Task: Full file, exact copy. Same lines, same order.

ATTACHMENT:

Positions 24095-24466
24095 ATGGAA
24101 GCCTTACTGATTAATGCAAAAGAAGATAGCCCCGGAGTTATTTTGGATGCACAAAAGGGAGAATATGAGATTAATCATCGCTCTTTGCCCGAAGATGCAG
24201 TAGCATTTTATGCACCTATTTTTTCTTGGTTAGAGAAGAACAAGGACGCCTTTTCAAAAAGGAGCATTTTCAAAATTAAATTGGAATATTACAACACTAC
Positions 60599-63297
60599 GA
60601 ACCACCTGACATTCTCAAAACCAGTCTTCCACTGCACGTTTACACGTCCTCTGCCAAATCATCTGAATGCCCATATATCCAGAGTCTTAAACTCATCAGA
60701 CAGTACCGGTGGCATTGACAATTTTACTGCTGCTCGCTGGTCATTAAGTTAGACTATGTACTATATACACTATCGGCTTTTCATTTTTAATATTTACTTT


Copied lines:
Positions 24095-24466
24095 ATGGAA
24101 GCCTTACTGATTAATGCAAAAGAAGATAGCCCCGGAGTTATTTTGGATGCACAAAAGGGAGAATATGAGATTAATCATCGCTCTTTGCCCGAAGATGCAG
24201 TAGCATTTTATGCACCTATTTTTTCTTGGTTAGAGAAGAACAAGGACGCCTTTTCAAAAAGGAGCATTTTCAAAATTAAATTGGAATATTACAACACTAC
Positions 60599-63297
60599 GA
60601 ACCACCTGACATTCTCAAAACCAGTCTTCCACTGCACGTTTACACGTCCTCTGCCAAATCATCTGAATGCCCATATATCCAGAGTCTTAAACTCATCAGA
60701 CAGTACCGGTGGCATTGACAATTTTACTGCTGCTCGCTGGTCATTAAGTTAGACTATGTACTATATACACTATCGGCTTTTCATTTTTAATATTTACTTT